fascinating story of Emiline Watts Brewer, her great
grandmother who lived and toiled as a slave on a Mount
Croghan, South Carolina farm. She is the founder of
Brewer Center For Slavery and Genealogical Research
and author of Children Go
Where I Send Thee: The Brewers Uncover Their Roots.
Hear the words and
post-Civil War, Congressional testimonies of former slaves who
also were on
a court deed that gave 50 acres of land to Emiline's
how Nivens was able to crack the genealogical code
and learn the full name of Emiline's slave owner and
father-Thomas H. Watts as well as extensive Brewer
From Lincolnís signing of the Emancipation
that freed slaves in Southern Confederate states to African American
rule in South Carolina for eight years, Nivens tells an
incredible story of former slaves' fortitude and
their desire to overcome the cruelties of slavery to
build new lives.
this 150th year of the signing of the
Emancipation Proclamation, you will listen to Nivens as she tells of
survival during Reconstruction. It is a story of how the
Brewers were able to persevere enough to give a plot
of land to each of their 11 children and provide a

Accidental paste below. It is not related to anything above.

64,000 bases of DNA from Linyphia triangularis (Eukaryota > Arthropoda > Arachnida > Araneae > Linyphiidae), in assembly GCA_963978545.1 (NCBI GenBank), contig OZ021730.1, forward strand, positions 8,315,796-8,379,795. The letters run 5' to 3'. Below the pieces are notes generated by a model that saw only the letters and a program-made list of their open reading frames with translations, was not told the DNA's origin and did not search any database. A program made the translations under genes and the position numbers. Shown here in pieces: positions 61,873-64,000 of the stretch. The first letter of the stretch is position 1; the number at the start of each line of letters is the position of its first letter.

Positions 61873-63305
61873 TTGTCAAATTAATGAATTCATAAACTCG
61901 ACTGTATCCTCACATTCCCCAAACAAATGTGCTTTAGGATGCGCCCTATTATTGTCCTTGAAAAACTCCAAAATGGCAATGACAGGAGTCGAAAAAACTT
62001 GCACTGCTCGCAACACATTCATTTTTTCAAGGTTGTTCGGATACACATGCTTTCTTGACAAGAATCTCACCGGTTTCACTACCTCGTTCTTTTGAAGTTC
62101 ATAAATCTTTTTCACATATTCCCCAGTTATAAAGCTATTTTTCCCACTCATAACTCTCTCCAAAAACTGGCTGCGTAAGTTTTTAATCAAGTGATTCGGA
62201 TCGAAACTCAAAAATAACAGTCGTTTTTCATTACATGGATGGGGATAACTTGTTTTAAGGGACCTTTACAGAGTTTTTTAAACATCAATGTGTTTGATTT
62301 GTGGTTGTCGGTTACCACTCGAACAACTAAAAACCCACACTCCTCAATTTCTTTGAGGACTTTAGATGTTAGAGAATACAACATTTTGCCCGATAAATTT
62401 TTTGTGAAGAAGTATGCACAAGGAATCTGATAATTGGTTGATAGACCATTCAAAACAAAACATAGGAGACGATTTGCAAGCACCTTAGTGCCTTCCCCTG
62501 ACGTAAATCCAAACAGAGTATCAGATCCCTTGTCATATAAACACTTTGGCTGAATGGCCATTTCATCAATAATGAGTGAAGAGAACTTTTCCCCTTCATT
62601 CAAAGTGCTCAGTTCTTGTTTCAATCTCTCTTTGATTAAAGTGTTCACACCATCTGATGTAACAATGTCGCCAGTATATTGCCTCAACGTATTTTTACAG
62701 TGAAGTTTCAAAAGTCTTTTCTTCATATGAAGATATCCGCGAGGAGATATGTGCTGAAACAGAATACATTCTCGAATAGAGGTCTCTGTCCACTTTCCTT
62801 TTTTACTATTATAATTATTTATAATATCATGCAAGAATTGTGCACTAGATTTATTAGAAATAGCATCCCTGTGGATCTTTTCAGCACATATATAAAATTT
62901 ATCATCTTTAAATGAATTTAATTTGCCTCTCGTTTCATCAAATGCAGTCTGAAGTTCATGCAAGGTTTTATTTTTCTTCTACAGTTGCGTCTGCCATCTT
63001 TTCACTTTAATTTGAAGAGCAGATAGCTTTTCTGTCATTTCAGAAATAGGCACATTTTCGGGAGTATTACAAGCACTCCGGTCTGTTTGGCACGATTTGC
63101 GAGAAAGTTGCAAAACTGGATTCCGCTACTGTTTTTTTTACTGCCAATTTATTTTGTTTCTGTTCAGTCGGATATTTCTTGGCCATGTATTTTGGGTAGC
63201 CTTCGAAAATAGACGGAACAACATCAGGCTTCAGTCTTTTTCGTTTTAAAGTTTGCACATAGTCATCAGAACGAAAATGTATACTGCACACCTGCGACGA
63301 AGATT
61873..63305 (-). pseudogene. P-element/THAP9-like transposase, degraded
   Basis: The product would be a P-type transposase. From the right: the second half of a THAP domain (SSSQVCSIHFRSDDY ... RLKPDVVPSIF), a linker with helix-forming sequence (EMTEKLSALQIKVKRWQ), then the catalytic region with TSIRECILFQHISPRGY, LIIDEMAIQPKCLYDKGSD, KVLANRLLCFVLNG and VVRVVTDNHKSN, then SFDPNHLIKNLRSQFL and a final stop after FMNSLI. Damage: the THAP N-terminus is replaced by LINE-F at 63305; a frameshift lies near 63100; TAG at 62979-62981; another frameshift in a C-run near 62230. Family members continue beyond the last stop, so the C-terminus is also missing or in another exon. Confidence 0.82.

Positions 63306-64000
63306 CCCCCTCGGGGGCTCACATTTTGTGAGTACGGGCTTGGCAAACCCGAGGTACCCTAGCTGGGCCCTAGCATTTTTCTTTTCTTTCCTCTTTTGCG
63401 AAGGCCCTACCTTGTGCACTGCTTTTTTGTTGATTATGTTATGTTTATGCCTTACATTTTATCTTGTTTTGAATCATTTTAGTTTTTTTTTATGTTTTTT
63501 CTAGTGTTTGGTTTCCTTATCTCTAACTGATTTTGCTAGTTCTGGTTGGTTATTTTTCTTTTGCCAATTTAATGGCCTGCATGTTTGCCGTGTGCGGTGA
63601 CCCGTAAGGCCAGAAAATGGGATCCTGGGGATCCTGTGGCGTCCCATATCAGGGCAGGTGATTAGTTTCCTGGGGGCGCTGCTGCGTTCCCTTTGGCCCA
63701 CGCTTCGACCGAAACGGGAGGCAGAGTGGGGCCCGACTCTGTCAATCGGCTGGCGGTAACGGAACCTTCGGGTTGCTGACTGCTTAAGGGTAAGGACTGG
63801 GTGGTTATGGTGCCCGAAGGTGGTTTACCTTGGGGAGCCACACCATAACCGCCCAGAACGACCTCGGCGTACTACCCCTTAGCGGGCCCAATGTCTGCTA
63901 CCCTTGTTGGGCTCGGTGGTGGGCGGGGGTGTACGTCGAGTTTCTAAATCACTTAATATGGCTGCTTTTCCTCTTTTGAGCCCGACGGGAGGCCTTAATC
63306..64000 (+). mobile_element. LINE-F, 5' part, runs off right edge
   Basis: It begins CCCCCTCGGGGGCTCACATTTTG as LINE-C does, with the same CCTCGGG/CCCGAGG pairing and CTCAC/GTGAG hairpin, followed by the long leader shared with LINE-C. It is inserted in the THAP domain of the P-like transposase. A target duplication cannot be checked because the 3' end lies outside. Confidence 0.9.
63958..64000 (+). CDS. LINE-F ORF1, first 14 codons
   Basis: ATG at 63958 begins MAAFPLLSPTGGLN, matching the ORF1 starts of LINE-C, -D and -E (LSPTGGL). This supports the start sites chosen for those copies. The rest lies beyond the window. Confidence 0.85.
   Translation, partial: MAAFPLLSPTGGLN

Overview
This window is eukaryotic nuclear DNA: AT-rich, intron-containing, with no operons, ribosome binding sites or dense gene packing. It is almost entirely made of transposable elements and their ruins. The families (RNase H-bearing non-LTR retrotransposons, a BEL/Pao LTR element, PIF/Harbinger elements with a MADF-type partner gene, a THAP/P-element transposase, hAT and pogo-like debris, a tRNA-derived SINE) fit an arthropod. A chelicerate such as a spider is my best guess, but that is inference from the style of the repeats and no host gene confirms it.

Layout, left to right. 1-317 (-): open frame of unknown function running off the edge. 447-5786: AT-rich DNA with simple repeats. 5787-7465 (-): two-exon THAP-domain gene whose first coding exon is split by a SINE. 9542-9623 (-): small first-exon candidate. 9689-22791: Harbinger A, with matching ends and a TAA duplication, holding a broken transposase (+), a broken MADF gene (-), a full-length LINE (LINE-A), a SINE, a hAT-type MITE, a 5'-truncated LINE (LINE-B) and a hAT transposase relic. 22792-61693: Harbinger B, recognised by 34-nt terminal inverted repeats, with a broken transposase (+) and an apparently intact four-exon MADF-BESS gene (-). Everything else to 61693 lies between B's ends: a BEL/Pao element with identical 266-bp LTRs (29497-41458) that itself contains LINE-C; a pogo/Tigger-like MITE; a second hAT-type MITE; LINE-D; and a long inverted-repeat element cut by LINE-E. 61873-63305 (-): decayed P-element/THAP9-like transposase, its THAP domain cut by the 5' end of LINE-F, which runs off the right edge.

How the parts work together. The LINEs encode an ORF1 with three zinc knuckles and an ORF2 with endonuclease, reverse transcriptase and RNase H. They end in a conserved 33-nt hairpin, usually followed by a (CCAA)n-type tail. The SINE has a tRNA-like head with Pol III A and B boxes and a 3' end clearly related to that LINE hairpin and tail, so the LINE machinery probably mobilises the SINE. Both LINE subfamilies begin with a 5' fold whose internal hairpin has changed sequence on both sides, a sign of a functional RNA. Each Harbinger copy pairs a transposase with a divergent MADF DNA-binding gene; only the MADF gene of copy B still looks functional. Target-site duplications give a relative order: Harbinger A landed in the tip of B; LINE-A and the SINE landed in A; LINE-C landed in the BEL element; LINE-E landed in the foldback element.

legacy that educated countless scores of future
generations. One story is how Emiline and Robert
Brewer's grandsons became doctors, a dentist and
pharmacist one generation out of slavery.
also tells the meetings between the Brewers and
Watts family members (descendants of Thomas H.
Watts) in both 2011 and 2012.
story details how the descendants of Thomas H. Watts-- Emiline's slave owner
and father contacted her via email leading to two
meetings of the families to promote racial harmony and
tribute to her great grandparents-Robert and Emiline
Brewer, Nivens has compiled all of her family's
genealogy in a 190-page book entitled Children
Go Where I Send Thee: The Brewers Uncover Their Roots.
The Brewer Family
website is http://robertandemilinebrewer.net.